Queering in the midst of chaos
This panel centers the hybrid narratives of queer and transgender of scholar-activists of color. Weaving together personal narrative and the, at times, resilient destinations that theory and activism can lead us to, these readings explore the mental health practices of three QTPOC scholar-activists during the COVID-19 pandemic. The panel will be followed by a Q&A with the speakers, moderated by Max Ferguson.
Documentary production during COVID-19
Join filmmaker, writer, and educator Chanda Chevannes for an interactive session around best practices for documentary producers, directors, and crews during the COVID-19 pandemic. The session will begin with a deep dive into Documentary Production in the Era of COVID-19, a new online guide researched and written by Chanda for the Documentary Organization of Canada (DOC), in response to calls from documentary filmmakers for more genre-specific pandemic guidance.
Queering the web
Although we have long been seduced by the reveries of the Internet, virtual space has acquired a whole new meaning amidst the pandemic. At the time of crisis, digital spaces have become havens for community organizing, mutual care, and pleasure seeking. While the Internet has affected each one of us differently during the past year, the queer community has been able to collectively adapt and then prolifically maneuver the capitalist mechanisms behind the pandemic era cyberspace. By taking a close look at a live-streaming platform and an online party phenomenon, this program will decipher the way that queer, trans and Two-Spirit people have been employing the commercialized web technologies to care for each other and ourselves. The program will be followed by a Q&A with the presenters moderated by Dr. Jonathan Petrychyn.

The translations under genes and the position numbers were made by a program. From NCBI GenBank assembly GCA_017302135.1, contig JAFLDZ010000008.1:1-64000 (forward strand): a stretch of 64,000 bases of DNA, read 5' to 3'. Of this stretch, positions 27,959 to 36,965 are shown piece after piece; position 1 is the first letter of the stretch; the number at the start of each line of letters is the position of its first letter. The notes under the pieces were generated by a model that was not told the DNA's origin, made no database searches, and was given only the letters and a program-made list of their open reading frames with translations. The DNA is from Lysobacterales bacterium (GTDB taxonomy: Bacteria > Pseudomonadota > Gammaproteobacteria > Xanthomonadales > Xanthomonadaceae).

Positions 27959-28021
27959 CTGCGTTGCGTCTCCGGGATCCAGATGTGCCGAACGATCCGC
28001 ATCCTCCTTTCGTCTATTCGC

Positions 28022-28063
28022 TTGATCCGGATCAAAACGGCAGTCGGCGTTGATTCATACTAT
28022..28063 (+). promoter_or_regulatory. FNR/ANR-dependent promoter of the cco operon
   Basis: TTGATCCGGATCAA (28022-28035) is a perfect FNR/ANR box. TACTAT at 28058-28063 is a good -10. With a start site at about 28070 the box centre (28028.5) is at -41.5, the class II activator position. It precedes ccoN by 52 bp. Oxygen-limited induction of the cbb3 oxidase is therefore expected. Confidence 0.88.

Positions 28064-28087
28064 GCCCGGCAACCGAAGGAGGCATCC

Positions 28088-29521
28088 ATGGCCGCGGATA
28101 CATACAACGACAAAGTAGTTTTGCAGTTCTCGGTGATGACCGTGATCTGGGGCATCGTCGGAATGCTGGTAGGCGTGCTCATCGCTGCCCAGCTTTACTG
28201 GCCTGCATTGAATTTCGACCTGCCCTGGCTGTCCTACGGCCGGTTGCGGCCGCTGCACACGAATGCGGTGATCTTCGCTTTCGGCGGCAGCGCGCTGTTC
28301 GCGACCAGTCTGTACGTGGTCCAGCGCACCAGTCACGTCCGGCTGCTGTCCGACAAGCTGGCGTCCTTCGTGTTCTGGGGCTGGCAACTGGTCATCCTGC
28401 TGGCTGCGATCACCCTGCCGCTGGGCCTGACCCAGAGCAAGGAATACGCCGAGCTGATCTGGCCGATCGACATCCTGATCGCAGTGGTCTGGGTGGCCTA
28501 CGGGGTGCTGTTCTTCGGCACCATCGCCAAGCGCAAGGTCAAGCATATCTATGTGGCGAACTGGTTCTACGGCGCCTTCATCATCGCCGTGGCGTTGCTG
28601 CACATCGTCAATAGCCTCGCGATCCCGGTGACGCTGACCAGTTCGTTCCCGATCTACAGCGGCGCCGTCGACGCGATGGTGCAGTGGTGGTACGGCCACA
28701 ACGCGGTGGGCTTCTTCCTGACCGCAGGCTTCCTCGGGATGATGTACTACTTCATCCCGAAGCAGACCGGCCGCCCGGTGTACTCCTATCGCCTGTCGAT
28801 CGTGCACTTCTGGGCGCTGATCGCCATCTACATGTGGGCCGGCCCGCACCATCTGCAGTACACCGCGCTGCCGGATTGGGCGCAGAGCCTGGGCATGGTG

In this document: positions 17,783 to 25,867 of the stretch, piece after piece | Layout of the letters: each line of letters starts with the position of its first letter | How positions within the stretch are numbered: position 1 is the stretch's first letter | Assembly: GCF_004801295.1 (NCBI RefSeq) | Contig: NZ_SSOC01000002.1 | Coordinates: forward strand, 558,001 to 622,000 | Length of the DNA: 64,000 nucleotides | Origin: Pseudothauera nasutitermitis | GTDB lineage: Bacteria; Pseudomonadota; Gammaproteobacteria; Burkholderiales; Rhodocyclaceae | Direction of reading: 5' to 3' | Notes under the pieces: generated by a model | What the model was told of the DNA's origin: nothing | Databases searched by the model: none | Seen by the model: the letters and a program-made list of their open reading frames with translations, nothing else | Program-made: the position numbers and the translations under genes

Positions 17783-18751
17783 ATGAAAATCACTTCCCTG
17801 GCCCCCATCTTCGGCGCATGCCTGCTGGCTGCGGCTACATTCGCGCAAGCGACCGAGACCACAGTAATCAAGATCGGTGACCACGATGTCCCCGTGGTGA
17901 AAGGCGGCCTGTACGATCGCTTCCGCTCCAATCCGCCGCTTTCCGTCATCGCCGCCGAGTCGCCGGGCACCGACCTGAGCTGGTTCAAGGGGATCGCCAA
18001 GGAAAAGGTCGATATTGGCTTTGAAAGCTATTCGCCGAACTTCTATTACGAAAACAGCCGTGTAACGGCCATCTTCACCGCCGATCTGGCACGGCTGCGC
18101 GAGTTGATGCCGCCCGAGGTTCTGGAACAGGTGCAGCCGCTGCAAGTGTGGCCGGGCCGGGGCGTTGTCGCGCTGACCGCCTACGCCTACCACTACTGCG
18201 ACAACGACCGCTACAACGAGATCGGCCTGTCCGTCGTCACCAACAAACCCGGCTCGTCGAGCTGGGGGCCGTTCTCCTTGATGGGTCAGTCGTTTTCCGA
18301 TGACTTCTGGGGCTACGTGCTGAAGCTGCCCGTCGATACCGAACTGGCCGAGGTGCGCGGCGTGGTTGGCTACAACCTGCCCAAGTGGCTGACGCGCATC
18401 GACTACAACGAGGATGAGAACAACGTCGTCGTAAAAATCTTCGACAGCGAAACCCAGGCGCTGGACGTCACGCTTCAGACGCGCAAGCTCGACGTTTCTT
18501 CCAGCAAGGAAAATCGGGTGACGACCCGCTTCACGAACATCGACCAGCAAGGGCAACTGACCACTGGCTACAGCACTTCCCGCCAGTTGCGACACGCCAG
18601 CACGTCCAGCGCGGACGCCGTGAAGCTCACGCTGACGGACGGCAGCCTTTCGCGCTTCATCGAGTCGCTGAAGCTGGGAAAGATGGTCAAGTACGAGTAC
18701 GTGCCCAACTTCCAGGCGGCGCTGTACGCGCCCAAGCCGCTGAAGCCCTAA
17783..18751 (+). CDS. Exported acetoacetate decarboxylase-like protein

In conversation with Val Bah
When Dionne Brand’s Long Time Comin’ premiered in 1993, it was a fresh, compellingly lyrical portrait of two Black lesbian artists, posed on the crest of a wave of a cultural revolution. It was – and still is – a very singular film. Almost 30 years later, Black queer artist, writer and programmer, Valérie Bah explores the film and its lasting legacy in conversation with Nya Lewis, Johanna Mabaki and Malique Lee Moore. Like the film itself, this panel is an event not to miss.
Canada Media Fund 101
The Canada Media Fund delivers over $350 million in funding annually to support the Canadian television and digital media industries through two streams of funding. Do you qualify? Do you need help figuring out where to apply? Join us as we talk to the CMF and get the best advice possible for working through their systems and accessing the most amount of money possible for your project.
Following the screening of STILL (,) HERE – a film programme curated by B.G-Osborne to highlight rural trans and/or Two-Spirit experiences – join B.G-Osborne along with filmmaker Kennlin Barlow (Above a Grey/Green Sea, 2020) and multidisciplinary artist Gil Goletski (HOLE, 2018) for a zoom discussion. The participants will be discussing experiences creating moving-image work in more rural settings, working alone versus collaboratively, and how their environments continue to shape their identities and practices.